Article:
Mhairi McFarlane, Here’s Looking at You
Aureliana Alessi was never the most popular girl in school. On the contrary, her bushy hair, dumpy figure, and acne-filled complexion ensured that she was frequently teased and bullied. Her worst torment of all came at the hands of James Fraser, the popular boy she had a crush on, who brutally humiliated her at the end-of-year talent show. Now, 10 years later, Aureliana has shed her old persona and her old name: she goes by Anna, and she loves her job as a history professor. But when her department agrees to assist a local museum with an upcoming exhibit, Anna is shocked to run into James Fraser again; he’s part of the publicity firm handling the exhibit. James is as handsome as ever, but he still seems to be the same shallow, self-absorbed person he was in high school. Worst of all, he doesn’t even recognize Anna, much less remember what he did to her. Nevertheless, as Anna and James start to spend more time together, they gradually become friends. She even finds herself harboring romantic feelings for him again. But will their fragile relationship survive when James discovers who Anna really is?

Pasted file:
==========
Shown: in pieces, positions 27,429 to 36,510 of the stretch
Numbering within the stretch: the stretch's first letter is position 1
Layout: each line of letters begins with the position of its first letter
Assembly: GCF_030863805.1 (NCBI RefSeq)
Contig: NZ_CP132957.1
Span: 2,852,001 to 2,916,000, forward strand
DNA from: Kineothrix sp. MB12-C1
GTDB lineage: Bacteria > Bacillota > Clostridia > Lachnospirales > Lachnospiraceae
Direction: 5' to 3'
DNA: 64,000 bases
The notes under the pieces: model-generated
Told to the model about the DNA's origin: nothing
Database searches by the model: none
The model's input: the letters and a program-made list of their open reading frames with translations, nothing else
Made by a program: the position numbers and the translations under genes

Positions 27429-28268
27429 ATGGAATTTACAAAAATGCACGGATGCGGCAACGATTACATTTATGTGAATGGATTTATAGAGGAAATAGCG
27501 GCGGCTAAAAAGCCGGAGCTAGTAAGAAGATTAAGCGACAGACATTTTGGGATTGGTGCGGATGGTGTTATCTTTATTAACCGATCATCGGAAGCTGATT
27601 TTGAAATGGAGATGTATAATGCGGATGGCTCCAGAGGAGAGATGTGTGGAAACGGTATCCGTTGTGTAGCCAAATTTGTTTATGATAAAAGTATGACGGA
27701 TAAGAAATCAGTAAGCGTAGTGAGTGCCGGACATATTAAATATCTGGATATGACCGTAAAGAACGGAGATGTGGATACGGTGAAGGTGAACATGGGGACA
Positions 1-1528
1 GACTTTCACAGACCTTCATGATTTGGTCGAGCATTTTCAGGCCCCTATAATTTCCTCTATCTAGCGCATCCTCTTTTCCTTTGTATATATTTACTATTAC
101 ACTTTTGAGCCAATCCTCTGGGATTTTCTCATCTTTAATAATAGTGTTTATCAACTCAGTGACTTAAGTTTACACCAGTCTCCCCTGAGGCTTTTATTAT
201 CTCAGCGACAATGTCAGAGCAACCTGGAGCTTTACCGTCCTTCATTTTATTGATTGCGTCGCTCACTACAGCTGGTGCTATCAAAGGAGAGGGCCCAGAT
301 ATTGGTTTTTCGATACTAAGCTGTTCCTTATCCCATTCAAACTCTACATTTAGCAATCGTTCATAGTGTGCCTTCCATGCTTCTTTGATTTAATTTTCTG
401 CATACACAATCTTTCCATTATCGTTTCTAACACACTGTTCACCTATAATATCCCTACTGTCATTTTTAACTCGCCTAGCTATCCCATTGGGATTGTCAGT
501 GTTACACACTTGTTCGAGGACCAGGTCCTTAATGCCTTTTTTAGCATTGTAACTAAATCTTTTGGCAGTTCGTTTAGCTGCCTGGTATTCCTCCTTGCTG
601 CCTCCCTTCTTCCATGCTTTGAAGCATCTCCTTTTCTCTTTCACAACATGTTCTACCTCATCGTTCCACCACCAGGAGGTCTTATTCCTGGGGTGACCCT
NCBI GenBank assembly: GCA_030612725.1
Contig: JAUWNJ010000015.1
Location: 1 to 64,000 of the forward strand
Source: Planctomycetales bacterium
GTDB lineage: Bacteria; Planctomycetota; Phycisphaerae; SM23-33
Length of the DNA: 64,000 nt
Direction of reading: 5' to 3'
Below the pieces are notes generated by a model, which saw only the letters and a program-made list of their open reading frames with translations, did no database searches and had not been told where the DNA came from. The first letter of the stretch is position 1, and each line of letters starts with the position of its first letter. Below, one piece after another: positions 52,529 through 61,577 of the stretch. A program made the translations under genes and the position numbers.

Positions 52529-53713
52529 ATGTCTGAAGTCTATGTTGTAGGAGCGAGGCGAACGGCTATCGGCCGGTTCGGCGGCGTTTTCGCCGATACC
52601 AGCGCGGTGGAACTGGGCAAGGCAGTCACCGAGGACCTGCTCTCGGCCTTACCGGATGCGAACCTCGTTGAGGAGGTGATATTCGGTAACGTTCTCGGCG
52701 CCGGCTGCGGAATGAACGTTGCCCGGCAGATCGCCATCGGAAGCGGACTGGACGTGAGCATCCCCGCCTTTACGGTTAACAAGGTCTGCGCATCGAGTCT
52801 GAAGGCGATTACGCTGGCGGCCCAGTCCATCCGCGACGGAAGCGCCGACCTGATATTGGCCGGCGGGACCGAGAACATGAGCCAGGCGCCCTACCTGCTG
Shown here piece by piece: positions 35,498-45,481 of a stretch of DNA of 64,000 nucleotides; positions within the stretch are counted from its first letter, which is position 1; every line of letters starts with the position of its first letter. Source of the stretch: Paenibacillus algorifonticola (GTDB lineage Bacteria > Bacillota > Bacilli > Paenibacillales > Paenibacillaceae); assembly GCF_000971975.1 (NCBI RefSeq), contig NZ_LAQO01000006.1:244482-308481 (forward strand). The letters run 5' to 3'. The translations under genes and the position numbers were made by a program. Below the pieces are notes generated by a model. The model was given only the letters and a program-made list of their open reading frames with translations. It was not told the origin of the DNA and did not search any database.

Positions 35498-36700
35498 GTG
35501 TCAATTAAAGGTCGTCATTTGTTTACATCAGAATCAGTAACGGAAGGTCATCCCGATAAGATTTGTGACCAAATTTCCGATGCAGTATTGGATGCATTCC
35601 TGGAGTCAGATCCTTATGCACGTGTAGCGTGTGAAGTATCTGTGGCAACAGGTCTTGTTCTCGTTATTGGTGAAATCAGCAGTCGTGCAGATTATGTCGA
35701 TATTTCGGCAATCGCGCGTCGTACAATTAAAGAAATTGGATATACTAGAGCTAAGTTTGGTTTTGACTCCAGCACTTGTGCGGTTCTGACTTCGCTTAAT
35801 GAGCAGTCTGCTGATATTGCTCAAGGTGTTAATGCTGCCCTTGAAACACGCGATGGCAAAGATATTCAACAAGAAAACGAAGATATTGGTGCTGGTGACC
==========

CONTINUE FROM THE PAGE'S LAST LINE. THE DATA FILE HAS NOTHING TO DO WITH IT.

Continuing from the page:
When I first heard about this book, the plot summary intrigued me right away. It seemed like the kind of thing that could be done either very well or VERY badly, depending on how the author handled the situation. I also felt a personal connection to the plot, since I was frequently picked on in school, and those experiences definitely still affect me today. Fortunately, I was pleasantly surprised by this book! I found Anna a very relatable character, and her various emotions toward James — everything from anger to desire to embarrassment — made sense to me. I also think James is portrayed very well. He’s not an admirable character, especially in the beginning of the book; he’s selfish and lost, and the company he keeps isn’t helping. But his backstory is just sympathetic enough that I was rooting for him to change, and I could understand why Anna wanted to be around him. Toward the last third of the book, I realized that this book borrows its basic outline from [Pride and Prejudice], which was a nice bonus for me! But the novel stands very well on its own merits, and I’d recommend it to people who like their chick lit with a little depth.
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